Physical therapy goes virtual as Elon DPT students analyze running gait online

Assistant Professor of Physical Therapy Education Shefali Christopher's third-year DPT students are practicing personalized physical therapy through virtual platforms.

Overstride, hip drop, foot strike – they’re all under close scrutiny when a physical therapist analyzes a runner’s gait. Poor step rate could lead to calf pain, overstride or excess impact could cause plantar fasciopathy. Safe running is all about the details.

“Teasing out the reasons for why and how a runner might be feeling pain is extremely important,” said Assistant Professor of Physical Therapy Shefali Christopher. “There are a thousand injured runners always, where ever you go and not many people understand running injuries, understand running evaluation and treatment.”

That’s why she teaches running gait analysis to students in DPT 804: Advanced Musculoskeletal Selective. The selective course is catered to students in their final year of Elon’s Doctor of Physical Therapy program. The six-week course covers a number of themes – advanced manual therapy, advanced work with special populations and running gait, to name a few.

Elon DPT students conduct a running gait analysis via video conferencing tool WebEx.

Students recently completed the running gait analysis portion of the course in which they learned to evaluate a person’s technique and pinpoint potential issues in their running gait that could lead to pain or injury. The analyses are typically done live in the lab at the Gerald L. Francis Center, which houses the Elon School of Health Sciences. However, the COVID-19 pandemic and social distancing measures forced students to take a more virtual approach this year.

Instead of meeting in person, Christopher and her students transitioned to online classes using virtual conferencing tool WebEx to continue their studies. Students also learned to use mobile app Hudl Technique to evaluate runners on video. The app allowed them to analyze a runner’s flexibility, strength and mechanics virtually. Christopher used the app to explain how poor strength or flexibility in a runner’s gait can have a variety of negative impacts on the body.

Students recently used that knowledge to conduct running gait analyses of their own clients. Using videos recorded as part of a 2019 research study, students evaluated the gaits of a group of runners and conducted individualized physical therapy sessions with the participants to discuss their findings.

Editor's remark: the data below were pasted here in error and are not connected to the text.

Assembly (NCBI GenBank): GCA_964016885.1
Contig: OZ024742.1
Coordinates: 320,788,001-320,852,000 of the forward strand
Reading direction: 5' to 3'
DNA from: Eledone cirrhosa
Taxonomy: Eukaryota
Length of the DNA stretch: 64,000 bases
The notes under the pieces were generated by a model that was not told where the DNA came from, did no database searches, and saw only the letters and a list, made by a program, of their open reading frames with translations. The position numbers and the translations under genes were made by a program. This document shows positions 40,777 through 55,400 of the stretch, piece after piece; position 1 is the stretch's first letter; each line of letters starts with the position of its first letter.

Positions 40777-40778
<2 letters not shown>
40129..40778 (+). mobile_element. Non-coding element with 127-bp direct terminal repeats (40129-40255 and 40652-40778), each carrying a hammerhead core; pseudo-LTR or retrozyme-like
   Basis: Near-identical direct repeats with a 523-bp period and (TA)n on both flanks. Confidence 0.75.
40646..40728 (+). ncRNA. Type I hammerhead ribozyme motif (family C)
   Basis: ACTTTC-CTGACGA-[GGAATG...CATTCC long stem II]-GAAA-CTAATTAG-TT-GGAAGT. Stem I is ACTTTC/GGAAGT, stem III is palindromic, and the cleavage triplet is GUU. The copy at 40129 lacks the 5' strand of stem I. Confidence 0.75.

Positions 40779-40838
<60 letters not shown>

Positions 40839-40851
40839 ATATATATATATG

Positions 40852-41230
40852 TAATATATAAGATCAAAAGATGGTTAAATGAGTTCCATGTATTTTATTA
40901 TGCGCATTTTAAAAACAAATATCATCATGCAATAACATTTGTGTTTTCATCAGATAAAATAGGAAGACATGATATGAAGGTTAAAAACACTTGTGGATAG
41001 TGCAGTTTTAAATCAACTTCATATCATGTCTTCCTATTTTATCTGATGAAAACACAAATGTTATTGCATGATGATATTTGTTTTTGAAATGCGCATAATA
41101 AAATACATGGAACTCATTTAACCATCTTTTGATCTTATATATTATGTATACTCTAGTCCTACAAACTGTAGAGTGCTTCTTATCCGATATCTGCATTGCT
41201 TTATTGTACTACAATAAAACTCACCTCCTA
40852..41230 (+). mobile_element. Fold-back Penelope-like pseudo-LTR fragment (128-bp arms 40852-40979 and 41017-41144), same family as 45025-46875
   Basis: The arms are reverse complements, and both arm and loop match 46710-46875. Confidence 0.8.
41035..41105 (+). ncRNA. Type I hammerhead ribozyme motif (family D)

Students highlighted running gait issues like hip drop and forceful impact for the runners they analyzed, but for Lindsey Bauer’s group, the analysis was a bit trickier. The students evaluated a marathon runner who showed no glaring gait issues. The symptom-free running analysis forced Bauer’s group to hone in on what they’d learned to make sure they didn’t miss any potential PT problems. The virtual nature of the experience also required the group to take a different approach to their analysis.

“Having it online forces us to utilize different communication techniques,” Bauer said. “When we can’t point to something because we’re not in the same room, we have to use our words to adequately describe what we’re seeing. Using those different cues that we wouldn’t typically rely on in an in-person setting allows us to tap into different areas of our brain, and it’s been great for becoming a better clinician no matter what we’re treating.”

Bauer said the transition to online learning has also shown DPT students the importance of technology in their field. As physicians around the world have more frequently relied on telehealth options to safely treat patients during the COVID-19 pandemic, Elon DPT faculty have challenged students to embrace change.

“Our professors are doing an incredible job to make this experience interactive still, and they’re really pushing us to think outside of our comfort zone,” Bauer said.

Part of that push is continuing to offer students hands-on experiences like the running gait analysis lessons, even when they’re physically away from campus.

“For students to pursue their passions, their dreams, it’s really important that we’re still able to teach them important skills,” Christopher said.